Have you ever noticed how the adulterous woman in the book of Proverbs seduces the unwitting young man? It’s not with sex (okay, it’s not just with sex); it’s with flattery. “She threw her arms around him. And with a brazen look she said, ‘I’ve offered my sacrifices and just finished my vows. It’s you I was looking for!’ …With her flattery she enticed him. He followed her at once” (from Proverbs 7).
Flattery is simply a seductive counterfeit for affirmation. As one marriage counselor told me, “Affirmation is everything. When a man is affirmed, he can conquer the world. When he’s not, he is sapped of his confidence and even his feeling of manhood. And believe me, he will, consciously or unconsciously, seek out places where he receives affirmation.”
Home is the most important place for a man to be affirmed. If a man knows that his wife believes in him, he is empowered to do better in every area of his life. Men tend to think of life as a competition and a battle. They can energetically fight it out if they can come home to someone who supports them unconditionally. They need someone who will wipe their brow and tell them they can do it. As one of our close friends told me, “It’s all about whether my wife thinks I can do it. A husband can slay dragons, climb mountains, and win great victories if he believes his wife believes that he can.”
Don’t tear him down!
If instead of affirming, a wife reinforces her husband’s feelings of inadequacy, it can become a self-fulfilling prophecy. For example, if we focus on our attention on what he is doing wrong in the relationship, we can unwittingly undermine what we most want—for him to do it right.
But I discovered a dismaying fact. Of the men I surveyed, only one man in four felt actively appreciated by his family. And 44 percent of men actually felt unappreciated at home. More pointedly, men in their prime years of responsibility for home, children, and work —men between their ages of thirty-six and fifty-five —felt even less appreciated.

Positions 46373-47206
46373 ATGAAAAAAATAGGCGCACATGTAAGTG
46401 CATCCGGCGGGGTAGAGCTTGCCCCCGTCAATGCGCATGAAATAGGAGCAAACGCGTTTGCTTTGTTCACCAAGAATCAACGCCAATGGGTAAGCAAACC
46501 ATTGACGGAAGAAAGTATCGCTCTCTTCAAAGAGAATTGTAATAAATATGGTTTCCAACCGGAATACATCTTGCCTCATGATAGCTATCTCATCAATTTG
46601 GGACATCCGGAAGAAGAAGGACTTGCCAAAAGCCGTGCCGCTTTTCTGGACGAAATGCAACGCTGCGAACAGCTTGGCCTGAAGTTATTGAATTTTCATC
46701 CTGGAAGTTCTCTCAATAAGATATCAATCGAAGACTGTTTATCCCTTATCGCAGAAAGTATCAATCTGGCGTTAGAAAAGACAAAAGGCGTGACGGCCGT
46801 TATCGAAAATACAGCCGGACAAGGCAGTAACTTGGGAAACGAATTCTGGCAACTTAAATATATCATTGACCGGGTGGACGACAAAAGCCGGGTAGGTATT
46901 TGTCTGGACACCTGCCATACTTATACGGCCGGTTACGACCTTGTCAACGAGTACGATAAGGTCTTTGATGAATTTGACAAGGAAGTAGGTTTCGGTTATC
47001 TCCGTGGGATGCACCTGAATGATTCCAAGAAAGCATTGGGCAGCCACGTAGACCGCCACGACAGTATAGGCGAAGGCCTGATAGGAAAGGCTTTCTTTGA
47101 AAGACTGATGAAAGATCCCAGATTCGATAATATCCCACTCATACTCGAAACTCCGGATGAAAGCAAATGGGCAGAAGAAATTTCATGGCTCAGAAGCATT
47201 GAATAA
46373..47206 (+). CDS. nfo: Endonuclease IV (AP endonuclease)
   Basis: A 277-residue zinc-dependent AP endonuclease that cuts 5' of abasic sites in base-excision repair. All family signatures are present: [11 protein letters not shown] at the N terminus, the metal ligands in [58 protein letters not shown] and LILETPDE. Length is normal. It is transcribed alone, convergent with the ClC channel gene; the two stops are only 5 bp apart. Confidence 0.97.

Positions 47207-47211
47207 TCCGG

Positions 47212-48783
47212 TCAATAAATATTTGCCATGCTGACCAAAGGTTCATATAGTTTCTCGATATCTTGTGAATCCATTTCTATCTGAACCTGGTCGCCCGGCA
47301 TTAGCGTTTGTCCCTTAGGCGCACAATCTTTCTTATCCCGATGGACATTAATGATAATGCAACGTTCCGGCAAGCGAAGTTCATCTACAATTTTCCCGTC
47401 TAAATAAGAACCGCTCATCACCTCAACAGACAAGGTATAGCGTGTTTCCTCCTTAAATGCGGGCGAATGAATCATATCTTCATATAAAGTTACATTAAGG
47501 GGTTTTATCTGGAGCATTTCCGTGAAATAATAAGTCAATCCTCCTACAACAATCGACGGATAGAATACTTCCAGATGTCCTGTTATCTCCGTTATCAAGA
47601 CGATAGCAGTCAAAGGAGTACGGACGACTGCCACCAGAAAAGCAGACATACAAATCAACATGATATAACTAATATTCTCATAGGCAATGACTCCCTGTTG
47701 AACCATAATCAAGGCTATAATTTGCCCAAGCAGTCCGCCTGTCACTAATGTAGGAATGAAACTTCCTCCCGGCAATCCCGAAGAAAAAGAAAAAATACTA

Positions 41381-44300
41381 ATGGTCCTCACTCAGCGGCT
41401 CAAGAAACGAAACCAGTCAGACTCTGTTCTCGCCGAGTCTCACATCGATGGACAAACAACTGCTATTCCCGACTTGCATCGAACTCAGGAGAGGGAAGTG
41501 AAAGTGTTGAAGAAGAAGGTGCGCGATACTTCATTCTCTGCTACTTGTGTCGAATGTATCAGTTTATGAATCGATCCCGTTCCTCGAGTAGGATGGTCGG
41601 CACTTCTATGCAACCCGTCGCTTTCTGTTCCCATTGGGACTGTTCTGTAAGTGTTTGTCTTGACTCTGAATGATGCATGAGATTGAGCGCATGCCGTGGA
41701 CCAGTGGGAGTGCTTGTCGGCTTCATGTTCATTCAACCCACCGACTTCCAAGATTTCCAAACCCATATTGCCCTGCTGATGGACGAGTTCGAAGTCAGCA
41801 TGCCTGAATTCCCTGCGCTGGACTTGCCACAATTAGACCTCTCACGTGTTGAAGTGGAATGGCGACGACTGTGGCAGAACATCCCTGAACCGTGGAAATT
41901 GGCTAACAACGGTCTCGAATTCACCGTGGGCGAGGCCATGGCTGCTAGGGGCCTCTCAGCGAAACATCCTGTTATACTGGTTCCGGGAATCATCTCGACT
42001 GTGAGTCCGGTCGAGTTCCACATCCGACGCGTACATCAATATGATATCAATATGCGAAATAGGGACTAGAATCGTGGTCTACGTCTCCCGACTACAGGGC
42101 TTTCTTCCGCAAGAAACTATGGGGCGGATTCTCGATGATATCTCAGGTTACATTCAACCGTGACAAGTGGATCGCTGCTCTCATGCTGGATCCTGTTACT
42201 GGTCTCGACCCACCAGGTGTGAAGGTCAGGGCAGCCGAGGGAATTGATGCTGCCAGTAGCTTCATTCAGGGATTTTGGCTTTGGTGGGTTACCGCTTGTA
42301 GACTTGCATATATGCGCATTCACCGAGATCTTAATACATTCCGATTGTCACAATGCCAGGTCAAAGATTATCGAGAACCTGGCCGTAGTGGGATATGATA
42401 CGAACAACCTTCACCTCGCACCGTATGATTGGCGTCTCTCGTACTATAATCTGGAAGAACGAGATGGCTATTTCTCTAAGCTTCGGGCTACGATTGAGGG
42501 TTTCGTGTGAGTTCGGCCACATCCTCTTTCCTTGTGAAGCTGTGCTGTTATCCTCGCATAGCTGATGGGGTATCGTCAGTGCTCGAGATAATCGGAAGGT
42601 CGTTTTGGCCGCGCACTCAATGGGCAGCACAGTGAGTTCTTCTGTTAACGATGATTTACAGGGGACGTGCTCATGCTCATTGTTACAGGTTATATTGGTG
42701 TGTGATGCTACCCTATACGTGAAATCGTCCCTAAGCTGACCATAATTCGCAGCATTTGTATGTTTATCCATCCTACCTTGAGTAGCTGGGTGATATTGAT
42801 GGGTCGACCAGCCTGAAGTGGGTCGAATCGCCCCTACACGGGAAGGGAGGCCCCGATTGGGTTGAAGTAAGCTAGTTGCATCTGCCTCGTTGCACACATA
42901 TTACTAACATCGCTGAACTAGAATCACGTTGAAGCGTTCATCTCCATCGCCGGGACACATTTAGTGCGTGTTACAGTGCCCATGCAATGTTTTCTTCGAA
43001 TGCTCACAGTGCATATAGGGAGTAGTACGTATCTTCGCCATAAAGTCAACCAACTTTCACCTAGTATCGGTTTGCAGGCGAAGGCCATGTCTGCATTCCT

I’ll bet the wives or girlfriends of these men would be surprised to learn that they didn’t feel appreciated. My guess is that most of us do appreciate our men but don’t show it enough.
He’ll seek affirmation somewhere
If a man isn’t convinced that his woman thinks he’s the greatest, he will tend to seek affirmation elsewhere. He may spend more hours at work, where he feels alive and on top of his game. Or he may spend too much time talking to the admiring female associate. He may immerse himself in watching or playing sports, feeling the thrill of the competitive rush. Or he may retreat to his workshop or his home office. He may feel like he can control things there even if he feels inadequate and clumsy elsewhere.
“Why else do you think,” one man asked me, “so many men take sports so seriously? It’s something they feel good at, something they’ve practiced. They are admired and encouraged by other men on the field. People say ‘good hit?’ or ‘good shot!’ or show by tightening their defense that they know you’re about to smoke them. There’s nothing like that feeling. But I feel that same way at home when my wife applauds me for bringing in a big business deal. I also feel this when she brags to her friends about what a good father I am. It’s that same feeling.”
During my clinical research for The Lights of Tenth Street, several experts told me that a chronic lack of affirmation is one reason so many men slip into pornography addiction. For whatever reason, they feel like less than a man, so they seek —and find! —affirmation in pornography. As one man pointed out, “All those women in the men’s magazines convey one message: ‘I want you, and you are the most desirable man in the world.’ My wife may be nagging me at home, the kids may be disobedient, and I may be worried about messing up at work, but look at the woman in that picture makes me feel like a man.”
If affirmation is indeed everything, why should a man have to look for it in other places when he has a wife who loves and respects him? There’s nothing wrong with work, sports, or hobbies —it’s wonderful for him to feel alive and encouraged in those pursuits —but they shouldn’t have to be a retreat from an un-affirming home life.